Dunhuang continues to inspire and nurture international artists

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Dunhuang, in the remote Gansu province, is a symbol of openness, inclusion and infusion, for here is where different cultures along the ancient Silk Road crisscrossed, exchanged and created the brilliant fruits such as the Mogao Caves. Today, it has continued to attract artists from across the world.

A recent event of such a purpose teamed up 18 young artists from nine countries who, in a five-day journey, gained experience in the past and present of Dunhuang culture. The trip took them to landmark sites including the Mogao Grottoes, Mingsha Mountain (Echo Sand Mountain) and Crescent Moon Spring, among others. The natural landscape and vivid examples of Buddhist art helped simulate in their minds the booming scenes of traders, envoys and Buddhist followers, whose activities in Dunhuang and neighboring areas enriched the history of ancient Silk Road.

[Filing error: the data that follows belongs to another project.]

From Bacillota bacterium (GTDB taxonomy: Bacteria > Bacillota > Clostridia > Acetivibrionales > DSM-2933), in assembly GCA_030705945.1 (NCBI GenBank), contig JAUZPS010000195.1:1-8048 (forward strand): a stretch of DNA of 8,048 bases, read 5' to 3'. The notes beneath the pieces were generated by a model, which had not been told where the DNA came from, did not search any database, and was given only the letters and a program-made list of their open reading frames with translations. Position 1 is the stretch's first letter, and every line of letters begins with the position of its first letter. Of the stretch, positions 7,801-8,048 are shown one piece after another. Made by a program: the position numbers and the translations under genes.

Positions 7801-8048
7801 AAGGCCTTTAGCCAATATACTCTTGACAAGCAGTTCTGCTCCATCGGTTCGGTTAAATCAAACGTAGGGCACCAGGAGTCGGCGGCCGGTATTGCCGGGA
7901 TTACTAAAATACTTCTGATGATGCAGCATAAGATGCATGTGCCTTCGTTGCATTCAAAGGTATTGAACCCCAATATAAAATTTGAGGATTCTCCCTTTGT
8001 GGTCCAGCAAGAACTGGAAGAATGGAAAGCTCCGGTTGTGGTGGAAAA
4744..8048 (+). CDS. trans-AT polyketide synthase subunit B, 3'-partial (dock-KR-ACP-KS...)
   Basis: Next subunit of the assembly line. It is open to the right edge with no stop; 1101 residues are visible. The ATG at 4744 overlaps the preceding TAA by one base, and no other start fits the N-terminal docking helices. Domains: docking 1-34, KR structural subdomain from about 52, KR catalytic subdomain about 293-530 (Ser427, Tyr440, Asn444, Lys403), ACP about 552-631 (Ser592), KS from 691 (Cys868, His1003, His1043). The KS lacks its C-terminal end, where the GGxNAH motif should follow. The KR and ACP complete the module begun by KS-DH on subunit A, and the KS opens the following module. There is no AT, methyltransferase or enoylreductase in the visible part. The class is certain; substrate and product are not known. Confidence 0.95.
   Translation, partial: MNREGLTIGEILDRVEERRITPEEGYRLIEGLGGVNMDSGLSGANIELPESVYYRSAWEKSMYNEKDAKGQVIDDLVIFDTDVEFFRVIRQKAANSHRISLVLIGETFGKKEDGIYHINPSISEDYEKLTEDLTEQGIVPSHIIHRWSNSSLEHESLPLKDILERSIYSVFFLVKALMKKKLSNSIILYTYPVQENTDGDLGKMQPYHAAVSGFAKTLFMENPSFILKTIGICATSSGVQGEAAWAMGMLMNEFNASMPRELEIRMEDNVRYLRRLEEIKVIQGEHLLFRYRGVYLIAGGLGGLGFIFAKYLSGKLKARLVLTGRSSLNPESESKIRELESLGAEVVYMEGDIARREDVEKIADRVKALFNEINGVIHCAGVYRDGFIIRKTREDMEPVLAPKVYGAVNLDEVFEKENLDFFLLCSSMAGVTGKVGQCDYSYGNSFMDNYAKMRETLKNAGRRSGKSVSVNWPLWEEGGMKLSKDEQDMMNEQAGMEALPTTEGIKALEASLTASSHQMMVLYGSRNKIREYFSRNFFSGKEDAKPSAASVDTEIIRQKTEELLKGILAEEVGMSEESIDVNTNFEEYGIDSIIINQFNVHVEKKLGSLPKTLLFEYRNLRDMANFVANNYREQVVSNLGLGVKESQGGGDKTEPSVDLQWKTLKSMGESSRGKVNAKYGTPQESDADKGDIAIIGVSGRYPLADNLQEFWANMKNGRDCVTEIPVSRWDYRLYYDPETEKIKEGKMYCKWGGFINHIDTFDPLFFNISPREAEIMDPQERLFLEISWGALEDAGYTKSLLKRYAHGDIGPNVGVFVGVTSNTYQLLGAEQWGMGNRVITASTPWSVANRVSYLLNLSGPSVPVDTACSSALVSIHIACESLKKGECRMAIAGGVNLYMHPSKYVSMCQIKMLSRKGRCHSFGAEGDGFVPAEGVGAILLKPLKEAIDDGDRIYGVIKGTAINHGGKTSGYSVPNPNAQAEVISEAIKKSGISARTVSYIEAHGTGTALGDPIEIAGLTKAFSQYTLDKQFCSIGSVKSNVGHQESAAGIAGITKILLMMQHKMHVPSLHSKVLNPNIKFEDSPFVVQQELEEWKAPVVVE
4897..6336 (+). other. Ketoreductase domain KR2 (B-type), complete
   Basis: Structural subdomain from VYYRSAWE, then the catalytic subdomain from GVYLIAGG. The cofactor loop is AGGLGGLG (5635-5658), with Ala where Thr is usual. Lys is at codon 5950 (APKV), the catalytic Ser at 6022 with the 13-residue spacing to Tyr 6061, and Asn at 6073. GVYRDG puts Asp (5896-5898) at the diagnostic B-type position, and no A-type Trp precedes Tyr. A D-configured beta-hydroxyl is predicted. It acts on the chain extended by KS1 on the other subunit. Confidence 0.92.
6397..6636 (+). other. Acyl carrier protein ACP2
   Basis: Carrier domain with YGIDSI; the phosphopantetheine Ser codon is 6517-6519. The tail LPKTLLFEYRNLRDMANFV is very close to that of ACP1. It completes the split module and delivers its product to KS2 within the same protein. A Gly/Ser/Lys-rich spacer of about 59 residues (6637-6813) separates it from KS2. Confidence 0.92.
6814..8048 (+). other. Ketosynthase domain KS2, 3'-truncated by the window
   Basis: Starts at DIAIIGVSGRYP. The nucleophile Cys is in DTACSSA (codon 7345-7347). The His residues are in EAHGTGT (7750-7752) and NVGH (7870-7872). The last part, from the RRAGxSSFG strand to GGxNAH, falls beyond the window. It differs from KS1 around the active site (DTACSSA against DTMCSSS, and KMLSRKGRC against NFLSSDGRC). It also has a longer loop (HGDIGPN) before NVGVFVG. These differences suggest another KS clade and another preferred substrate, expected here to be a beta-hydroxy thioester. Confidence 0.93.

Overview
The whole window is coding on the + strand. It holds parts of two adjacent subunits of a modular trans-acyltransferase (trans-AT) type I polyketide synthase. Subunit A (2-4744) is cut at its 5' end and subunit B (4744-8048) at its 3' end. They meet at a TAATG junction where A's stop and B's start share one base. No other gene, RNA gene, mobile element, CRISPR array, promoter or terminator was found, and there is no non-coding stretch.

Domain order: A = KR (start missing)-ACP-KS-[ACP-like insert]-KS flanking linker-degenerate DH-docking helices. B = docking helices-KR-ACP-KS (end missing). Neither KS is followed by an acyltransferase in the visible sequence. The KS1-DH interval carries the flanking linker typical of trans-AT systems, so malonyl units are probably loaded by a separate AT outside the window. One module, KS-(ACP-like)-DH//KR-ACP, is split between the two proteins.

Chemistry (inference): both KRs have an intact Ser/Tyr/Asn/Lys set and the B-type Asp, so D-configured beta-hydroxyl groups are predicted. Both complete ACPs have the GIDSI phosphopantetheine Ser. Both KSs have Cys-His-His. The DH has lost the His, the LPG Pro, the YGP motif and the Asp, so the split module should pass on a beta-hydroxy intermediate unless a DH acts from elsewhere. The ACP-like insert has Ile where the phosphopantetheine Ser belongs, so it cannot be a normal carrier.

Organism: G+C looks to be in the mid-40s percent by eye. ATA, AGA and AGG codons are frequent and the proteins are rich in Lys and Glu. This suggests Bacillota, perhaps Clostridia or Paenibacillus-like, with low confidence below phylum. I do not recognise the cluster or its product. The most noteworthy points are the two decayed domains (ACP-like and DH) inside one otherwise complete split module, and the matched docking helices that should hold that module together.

Artists, for many of whom this was there first time visiting Dunhuang, saw the murals and statues from different periods of time which they used to find only in books, and they were inspired to create artworks on site.

Chichina Yang Ni from the United States said that before the trip, she had imagined a lot about Duhuang and its artistic legacies in the desert of Northwest China. When she finally entered the caves, face-to-face with the Buddhist statues sculpted by artisans 1,000 years ago, she was able to observe those details with her own eyes. The art, the history and the natural surroundings jointly brought her unexpected feelings of awe.

Perepelitcyna Anastasiia from Russia says she used to read books and albums about Dunhuang in which the colors of the murals were bright and intense; while in Dunhuang, she also found light shades of colors which are atmospheric and warm, and she wanted to share her firsthand experiences, through her paintings, with people back home.

Chinese artist Lin Jinfu says he was curious of the feelings his international counterparts had about Northwest China and the ancient Silk Road, and he hoped the trip would open up more in-depth exchanges with them.

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